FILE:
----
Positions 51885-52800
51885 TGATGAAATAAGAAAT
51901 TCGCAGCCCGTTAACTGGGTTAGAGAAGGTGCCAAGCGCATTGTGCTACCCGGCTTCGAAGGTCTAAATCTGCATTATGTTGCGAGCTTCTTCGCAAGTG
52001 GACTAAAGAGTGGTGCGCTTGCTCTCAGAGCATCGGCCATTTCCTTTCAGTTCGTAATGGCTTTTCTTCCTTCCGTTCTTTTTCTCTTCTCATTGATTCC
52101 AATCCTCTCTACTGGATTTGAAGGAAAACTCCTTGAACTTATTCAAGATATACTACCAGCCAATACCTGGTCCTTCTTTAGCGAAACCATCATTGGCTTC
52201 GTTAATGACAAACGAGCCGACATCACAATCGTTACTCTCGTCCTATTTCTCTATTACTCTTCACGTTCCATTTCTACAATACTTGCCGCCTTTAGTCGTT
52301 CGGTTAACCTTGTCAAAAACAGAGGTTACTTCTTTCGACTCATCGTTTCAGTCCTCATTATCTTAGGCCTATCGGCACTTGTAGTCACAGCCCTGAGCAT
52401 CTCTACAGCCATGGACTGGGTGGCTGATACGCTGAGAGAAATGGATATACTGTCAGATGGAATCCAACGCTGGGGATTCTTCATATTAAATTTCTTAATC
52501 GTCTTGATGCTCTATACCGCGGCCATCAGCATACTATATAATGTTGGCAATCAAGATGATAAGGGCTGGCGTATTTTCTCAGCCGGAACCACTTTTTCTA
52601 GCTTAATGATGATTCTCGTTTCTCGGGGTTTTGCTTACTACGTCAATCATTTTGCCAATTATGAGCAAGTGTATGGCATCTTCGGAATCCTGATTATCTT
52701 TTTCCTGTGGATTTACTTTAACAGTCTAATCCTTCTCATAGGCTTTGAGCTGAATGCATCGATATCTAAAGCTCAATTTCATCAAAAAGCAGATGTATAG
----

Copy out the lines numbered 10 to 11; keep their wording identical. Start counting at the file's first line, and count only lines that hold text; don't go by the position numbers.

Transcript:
52601 GCTTAATGATGATTCTCGTTTCTCGGGGTTTTGCTTACTACGTCAATCATTTTGCCAATTATGAGCAAGTGTATGGCATCTTCGGAATCCTGATTATCTT
52701 TTTCCTGTGGATTTACTTTAACAGTCTAATCCTTCTCATAGGCTTTGAGCTGAATGCATCGATATCTAAAGCTCAATTTCATCAAAAAGCAGATGTATAG